By Kevin Jagernauth | The Playlist December 29, 2010 at 2:39AM
This review originally ran during the Cannes Film Festival.
The hot ticket of Sundance debuted on the Croisette at Cannes yesterday and if the audience reaction is any indication Derek Cianfrance's "Blue Valentine" is wowing international critics as much as it did their U.S. counterparts in Park City last January. The Cannes screening was the first opportunity The Playlist had to see the film and we are heartily in agreement. "Blue Valentine" is worthy of every accolade it's getting and if there was any doubt that Ryan Gosling and Michelle Williams weren't already the hottest young actors in Hollywood, this film seals the deal and marks one helluva sophomore effort by writer (along with Joey Curtis and Cami Delavigne) and director Derek Cianfrance.
The premise is deceptively simple: we follow Dean (Gosling) and Cindy (Williams) over the course of thirty-six hours as they try and face the reality that their relationship is not working any more. Cutting between present and past, Cianfrance sets up the broad outline and then slowly shades it in. From the outset of the film, we know something is not right between Dean and Cindy. As the film opens, Dean is playing with their daughter Frankie (Faith Wladkya) and Cindy looms in the background, visibly tensed at nearly everything Dean does, but remains silent. Almost as if they can feel the tension building, they decide to drop Frankie off at Cindy's father's (John Doman) house for the night. Not quite sure of what to do with themselves, Dean uses a gift certificate to book them a night at a theme-hotel and make their way out there. On the way out to the hotel, Cindy stops to pick up liquor and runs into an ex-boyfriend, Bobby (Mike Vogel) and when she later mentions it in the car, it starts the first wedge of the following twenty-four hours that will finally cause the couple to disintegrate.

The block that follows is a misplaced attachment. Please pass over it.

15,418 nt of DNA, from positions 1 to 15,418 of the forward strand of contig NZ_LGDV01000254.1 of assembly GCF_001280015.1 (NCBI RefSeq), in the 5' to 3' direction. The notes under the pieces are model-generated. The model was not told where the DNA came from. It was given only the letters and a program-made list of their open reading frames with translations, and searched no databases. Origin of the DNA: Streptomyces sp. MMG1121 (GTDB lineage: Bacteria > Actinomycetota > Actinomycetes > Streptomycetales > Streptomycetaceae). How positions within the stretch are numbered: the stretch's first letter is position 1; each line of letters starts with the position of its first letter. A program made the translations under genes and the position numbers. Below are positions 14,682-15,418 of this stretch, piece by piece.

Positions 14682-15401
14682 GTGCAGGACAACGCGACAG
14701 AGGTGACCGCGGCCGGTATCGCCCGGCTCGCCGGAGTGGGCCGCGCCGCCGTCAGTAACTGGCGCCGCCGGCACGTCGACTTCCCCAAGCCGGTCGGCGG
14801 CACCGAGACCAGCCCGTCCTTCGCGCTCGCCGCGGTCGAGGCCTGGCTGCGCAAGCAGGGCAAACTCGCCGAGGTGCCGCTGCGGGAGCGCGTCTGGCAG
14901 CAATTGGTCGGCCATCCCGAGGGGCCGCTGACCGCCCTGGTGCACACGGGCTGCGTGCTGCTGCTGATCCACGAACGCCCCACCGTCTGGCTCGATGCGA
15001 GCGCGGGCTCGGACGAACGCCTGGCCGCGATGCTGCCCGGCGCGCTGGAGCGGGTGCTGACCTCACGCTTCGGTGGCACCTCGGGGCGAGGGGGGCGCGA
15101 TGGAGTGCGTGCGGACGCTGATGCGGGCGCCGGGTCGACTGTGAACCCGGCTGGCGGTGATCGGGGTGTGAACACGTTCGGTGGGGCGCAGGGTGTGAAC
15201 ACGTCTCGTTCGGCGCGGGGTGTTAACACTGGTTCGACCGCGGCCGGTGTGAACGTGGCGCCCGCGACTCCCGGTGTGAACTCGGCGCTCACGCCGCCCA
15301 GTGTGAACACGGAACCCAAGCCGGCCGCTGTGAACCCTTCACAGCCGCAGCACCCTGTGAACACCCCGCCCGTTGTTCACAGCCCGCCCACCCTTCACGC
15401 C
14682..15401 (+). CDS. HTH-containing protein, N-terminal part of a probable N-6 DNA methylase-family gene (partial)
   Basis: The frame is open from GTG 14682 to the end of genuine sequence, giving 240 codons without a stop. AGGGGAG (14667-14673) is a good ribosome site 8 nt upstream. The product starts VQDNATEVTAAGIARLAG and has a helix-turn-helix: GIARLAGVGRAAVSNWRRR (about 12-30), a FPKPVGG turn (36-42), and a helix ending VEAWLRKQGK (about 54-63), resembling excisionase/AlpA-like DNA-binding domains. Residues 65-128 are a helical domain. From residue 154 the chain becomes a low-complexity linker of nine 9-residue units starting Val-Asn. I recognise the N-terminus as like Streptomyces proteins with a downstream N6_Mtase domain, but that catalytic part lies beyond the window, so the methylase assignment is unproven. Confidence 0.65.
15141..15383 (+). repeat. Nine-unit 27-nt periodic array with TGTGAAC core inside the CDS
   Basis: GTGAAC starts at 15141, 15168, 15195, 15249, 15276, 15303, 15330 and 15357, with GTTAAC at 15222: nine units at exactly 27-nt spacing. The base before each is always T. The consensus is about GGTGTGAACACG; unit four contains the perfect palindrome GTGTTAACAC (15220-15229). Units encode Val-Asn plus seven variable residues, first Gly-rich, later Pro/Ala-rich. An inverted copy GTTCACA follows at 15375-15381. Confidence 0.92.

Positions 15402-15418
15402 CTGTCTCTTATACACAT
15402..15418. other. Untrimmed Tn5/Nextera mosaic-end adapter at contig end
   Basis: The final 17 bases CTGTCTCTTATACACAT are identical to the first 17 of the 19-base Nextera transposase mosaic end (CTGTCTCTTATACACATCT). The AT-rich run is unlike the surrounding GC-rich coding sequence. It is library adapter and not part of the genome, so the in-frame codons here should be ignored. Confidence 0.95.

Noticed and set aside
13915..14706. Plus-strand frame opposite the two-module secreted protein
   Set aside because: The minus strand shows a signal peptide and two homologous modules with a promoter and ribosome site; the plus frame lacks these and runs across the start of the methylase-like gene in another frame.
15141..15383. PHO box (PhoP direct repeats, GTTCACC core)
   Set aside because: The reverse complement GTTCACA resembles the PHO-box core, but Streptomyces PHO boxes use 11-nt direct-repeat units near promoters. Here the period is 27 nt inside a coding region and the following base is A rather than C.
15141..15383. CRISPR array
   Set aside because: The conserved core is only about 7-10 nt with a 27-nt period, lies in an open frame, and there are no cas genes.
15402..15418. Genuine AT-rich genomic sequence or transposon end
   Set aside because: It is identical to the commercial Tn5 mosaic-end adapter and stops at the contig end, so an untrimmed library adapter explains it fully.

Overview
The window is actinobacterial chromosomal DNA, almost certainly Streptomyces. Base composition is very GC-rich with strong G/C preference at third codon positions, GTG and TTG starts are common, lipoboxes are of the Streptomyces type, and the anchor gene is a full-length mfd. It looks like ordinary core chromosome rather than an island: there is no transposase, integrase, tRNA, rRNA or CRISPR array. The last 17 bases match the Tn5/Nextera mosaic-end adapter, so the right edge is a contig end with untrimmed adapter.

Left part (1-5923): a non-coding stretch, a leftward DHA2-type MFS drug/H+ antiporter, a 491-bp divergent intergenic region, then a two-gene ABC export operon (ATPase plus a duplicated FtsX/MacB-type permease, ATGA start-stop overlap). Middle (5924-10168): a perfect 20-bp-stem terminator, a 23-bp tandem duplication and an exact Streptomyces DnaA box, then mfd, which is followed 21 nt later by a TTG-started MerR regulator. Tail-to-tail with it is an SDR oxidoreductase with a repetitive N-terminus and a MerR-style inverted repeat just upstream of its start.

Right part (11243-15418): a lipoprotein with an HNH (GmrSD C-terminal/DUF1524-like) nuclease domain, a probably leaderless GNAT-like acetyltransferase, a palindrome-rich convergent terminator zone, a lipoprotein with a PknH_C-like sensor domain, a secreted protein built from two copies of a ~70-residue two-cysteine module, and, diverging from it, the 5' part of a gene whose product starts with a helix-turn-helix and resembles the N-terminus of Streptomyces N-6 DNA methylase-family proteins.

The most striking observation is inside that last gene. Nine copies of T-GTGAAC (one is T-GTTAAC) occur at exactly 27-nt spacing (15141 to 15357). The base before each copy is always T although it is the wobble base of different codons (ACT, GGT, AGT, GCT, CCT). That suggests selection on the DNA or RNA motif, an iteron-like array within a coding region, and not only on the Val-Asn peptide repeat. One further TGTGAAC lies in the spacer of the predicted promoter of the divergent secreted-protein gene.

Contrasting the breakdown are the film's flashback sequences, showing the fairy tale-like development of their relationship when they first meet in Brooklyn. Dean works for a moving company and Cindy is a student eyeing medical school. They happen to cross paths at an old folks home where Cindy's grandmother is stationed, and where Dean helped move an elderly man who moves out of his home. Dean boldly gives her his number, but she doesn't call. Another chance meeting finally allows Dean a bit more room to introduce himself and playfully rib/flirt with Cindy who, according to his experience, must be crazy and unfunny because most beautiful women are. She responds to his statement in turn, telling a joke that we won't spoil here but provides one of the biggest laughs of the film (in fact, the entire courtship/flashback portions of the film are utterly charming without being cutesy). From there, the couple are off and when a revelation by Cindy puts their nascent relationship is put to an early test, Dean throws himself at her, setting them on a path eventually leading to where they unfortunately, ultimately end up.
The film had extensive pre-production work and rehearsals with Gosling and Williams and it shows. The strength of the film and what prevents it from being an overwrought melodrama are the actors' familiarity with each other and how they embody and live within these characters. They get everything right: from the gestures, mannerisms, longing and body language of courtship and love to the silence, tension and confusion of a relationship gone cold. There is a palpable authenticity here that is realized to a startlingly accurate degree. The writers thankfully keep the histrionics at bay, with an understanding that romance often blooms in a quickfire fashion, and disintegrates slowly, almost unknowingly, revealing the depths of damage almost too late. Also commendable is that the reasoning behind the couple's breakup isn't elaborated. Again, the script speaks truthfully to these situations in that the reason is known and unknown, and difficult to elaborate. When Dean asks what he can do to change or what Cindy wants from him, her answer of "I don't know" isn't cagey, but tragic.
"Blue Valentine" doesn't pull any punches and when the last ten minutes finally confirm where it's heading, the larger questions the film poses come into play. Is "for better or for worse" too much of an expectation? Does love triumph the economic and adult responsibilities that must be undertaken to raise a child? Can youthful idealism and love sustain itself long into adulthood? Is it fair to even expect it to? "Blue Valentine" asks, but is smart enough to know there isn't an answer. And as the last scene fades and the fireworks explode over the brilliant closing credit sequence, Cianfrance has presented us with a film valentine that while prickly, raw and devastatingly real, is one to be treasured. [A]